MENA markets fall on oil slump as budget concerns intensify

Plummeting oil prices, combined with other coronavirus pressures, are hurting the budgets of Gulf nations in particular.

Aramco’s Bondholders Get Dragged
Demand for hydrocarbons will continue to be weak, partly as a result of greater awareness of climate change, analyst says [Bloomberg]

Gulf stock markets fell on Tuesday, and the Saudi riyal dropped in the forwards market after US crude oil futures collapsed below $0 on a coronavirus-induced supply glut.

The Saudi stock index dropped 1.5 percent at market open with oil company Aramco down 1.7 percent, and shares in the Dubai market fell 1.4 percent, while the Abu Dhabi index lost 0.5 percent and the Kuwaiti premier index declined 2 percent.

The cost of insuring against a potential debt default of Saudi Arabia – the world’s biggest oil exporter – increased slightly to 168 basis points from 166 on Monday, according to data from IHS Markit.

US crude oil futures fell below $0 on Monday for the first time in history as demand cratered. Brent crude, the international benchmark, also slumped below $20 a barrel for the first time in 18 years.

Lower oil prices, combined with other economic pressures caused by the coronavirus outbreak, are hurting the budgets of Gulf countries that rely heavily on crude exports, and have strained their currencies.

All the Gulf states depend on oil income for most of their public revenues.


The International Monetary Fund last week projected the six Gulf states along with oil exporters in the Middle East and North Africa will lose more about $230bn in oil revenues after oil prices dropped by more than 60 percent this year.

The global lender also forecast that economies of the Gulf states will shrink by 2.7 percent, their worst performance in several decades.

Low and very volatile

The oil price will stay low for some time as supply exceeds demand and the current situation on global oil markets is reminiscent of the 1980s oil glut, former BP boss John Browne said on Tuesday.

Browne, who ran BP from 1995 to 2007, said the negative prices were a US issue because of a lack of storage, though he said across the world demand was down while production was still high.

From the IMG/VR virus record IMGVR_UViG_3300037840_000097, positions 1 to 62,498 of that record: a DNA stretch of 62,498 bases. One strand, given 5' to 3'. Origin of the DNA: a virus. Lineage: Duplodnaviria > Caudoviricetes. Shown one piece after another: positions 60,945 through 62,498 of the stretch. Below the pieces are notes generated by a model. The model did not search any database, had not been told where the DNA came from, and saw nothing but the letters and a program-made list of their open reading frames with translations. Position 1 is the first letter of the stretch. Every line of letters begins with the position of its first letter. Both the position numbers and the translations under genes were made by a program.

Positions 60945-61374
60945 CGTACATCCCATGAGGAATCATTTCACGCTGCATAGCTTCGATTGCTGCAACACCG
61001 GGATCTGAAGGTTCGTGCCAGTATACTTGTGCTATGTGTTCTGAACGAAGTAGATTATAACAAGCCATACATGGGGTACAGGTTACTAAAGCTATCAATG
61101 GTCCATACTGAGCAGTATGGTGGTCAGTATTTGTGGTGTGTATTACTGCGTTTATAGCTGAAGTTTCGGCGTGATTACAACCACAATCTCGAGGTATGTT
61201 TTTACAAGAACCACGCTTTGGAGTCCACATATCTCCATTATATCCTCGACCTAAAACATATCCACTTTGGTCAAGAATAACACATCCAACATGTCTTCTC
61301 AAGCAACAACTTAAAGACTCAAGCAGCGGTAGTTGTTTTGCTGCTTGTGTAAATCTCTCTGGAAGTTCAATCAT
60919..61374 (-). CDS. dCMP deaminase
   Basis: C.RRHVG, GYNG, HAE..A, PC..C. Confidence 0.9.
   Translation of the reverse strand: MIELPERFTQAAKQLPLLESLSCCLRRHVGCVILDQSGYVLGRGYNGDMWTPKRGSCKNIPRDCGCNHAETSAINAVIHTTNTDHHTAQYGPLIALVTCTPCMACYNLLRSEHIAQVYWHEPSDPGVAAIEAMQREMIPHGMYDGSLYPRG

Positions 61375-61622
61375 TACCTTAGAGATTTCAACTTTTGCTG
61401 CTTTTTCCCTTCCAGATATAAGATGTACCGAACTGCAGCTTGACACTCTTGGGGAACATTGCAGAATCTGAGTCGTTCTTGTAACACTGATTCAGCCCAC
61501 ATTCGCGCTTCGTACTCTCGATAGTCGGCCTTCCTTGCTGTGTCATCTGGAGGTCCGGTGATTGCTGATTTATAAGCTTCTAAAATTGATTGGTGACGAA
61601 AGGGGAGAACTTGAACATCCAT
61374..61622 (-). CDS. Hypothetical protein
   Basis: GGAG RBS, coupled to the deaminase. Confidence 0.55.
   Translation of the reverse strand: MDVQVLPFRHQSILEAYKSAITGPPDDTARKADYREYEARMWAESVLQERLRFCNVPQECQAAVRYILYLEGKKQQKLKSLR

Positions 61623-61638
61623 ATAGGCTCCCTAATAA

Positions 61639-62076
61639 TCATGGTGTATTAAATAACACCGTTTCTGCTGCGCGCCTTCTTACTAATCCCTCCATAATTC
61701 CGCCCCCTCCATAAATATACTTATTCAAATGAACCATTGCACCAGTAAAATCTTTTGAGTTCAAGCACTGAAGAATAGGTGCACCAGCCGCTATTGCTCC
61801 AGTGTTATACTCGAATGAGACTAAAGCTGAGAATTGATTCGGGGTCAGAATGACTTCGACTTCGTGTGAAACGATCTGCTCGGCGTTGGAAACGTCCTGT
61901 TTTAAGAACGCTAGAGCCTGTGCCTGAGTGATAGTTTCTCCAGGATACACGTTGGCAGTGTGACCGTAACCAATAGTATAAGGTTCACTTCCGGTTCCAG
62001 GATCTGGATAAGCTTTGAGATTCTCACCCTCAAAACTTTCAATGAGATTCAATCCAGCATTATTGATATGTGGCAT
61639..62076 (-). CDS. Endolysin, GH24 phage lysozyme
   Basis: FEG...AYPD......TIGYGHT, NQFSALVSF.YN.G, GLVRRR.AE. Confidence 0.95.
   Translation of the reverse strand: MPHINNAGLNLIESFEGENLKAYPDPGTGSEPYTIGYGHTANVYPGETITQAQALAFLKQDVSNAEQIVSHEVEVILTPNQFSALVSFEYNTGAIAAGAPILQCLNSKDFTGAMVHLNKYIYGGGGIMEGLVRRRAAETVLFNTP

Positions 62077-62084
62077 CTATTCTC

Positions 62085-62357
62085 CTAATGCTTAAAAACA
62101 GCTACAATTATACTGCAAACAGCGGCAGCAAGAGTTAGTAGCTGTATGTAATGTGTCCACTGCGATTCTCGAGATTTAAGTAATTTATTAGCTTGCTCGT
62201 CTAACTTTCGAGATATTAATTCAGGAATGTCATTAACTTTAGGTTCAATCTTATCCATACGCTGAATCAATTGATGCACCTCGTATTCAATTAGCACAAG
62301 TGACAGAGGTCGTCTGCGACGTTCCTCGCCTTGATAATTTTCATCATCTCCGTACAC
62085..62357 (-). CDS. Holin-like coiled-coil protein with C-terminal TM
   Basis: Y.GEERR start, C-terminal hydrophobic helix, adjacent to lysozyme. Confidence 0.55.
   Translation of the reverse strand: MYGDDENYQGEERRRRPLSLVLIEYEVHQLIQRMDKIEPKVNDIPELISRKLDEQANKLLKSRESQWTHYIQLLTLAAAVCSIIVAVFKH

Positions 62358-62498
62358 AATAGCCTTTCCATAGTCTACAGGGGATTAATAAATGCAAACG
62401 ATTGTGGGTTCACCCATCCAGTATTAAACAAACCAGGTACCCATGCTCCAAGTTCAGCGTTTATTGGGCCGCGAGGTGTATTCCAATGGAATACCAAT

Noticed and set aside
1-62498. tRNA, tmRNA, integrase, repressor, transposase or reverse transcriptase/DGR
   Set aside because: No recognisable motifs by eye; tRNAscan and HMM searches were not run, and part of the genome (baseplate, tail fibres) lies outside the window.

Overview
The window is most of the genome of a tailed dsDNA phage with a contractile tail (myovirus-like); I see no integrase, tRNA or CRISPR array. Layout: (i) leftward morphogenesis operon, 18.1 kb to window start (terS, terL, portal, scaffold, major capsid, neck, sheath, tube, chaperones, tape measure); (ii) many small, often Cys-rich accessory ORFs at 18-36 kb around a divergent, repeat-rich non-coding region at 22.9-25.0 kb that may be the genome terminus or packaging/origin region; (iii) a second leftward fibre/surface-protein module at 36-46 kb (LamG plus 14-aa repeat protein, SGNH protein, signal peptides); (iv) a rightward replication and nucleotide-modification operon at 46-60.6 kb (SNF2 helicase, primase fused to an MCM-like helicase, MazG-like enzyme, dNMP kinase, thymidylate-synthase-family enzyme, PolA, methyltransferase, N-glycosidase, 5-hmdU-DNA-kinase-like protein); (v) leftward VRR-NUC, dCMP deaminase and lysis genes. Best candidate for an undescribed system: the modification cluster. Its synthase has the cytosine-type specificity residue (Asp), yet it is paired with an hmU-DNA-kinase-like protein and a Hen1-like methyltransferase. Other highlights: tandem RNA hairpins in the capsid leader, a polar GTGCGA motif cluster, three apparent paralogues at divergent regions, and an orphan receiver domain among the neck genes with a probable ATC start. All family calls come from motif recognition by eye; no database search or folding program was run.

“The prices will be very low, and I think they will remain low and very volatile for some considerable time,” Browne told the BBC. “There is still a lot of oil being produced that is going into storage and not being used.

“This is very reminiscent of a time in the mid-1980s when exactly the same situation happened – too much supply, too little demand and prices of oil stayed low for 17 years.”

The 1980s glut – when oil prices tumbled in the mid-1980s – ultimately led to geopolitical tremors across the world: The Soviet Union collapsed in 1991 while Algeria faced a political crisis that spawned a deadly civil war.

Browne said the demand for hydrocarbons would likely fall, partly as a result of a greater awareness of climate change.

“Demand for hydrocarbons will continue to be weak,” he said. “And that demand will be filled primarily by those who have no choice but to produce oil – so the state oil companies of the world.”

US President Donald Trump said his administration would look at a proposal to block Saudi Arabian oil shipments to the US to help buoy the US shale oil industry against an unprecedented rout that threatens its survival.

“Well, I’ll look at it,” Trump told reporters at a daily news conference after he was asked about requests by some Republican legislators to block the shipments under his executive authority.

Source: News Agencies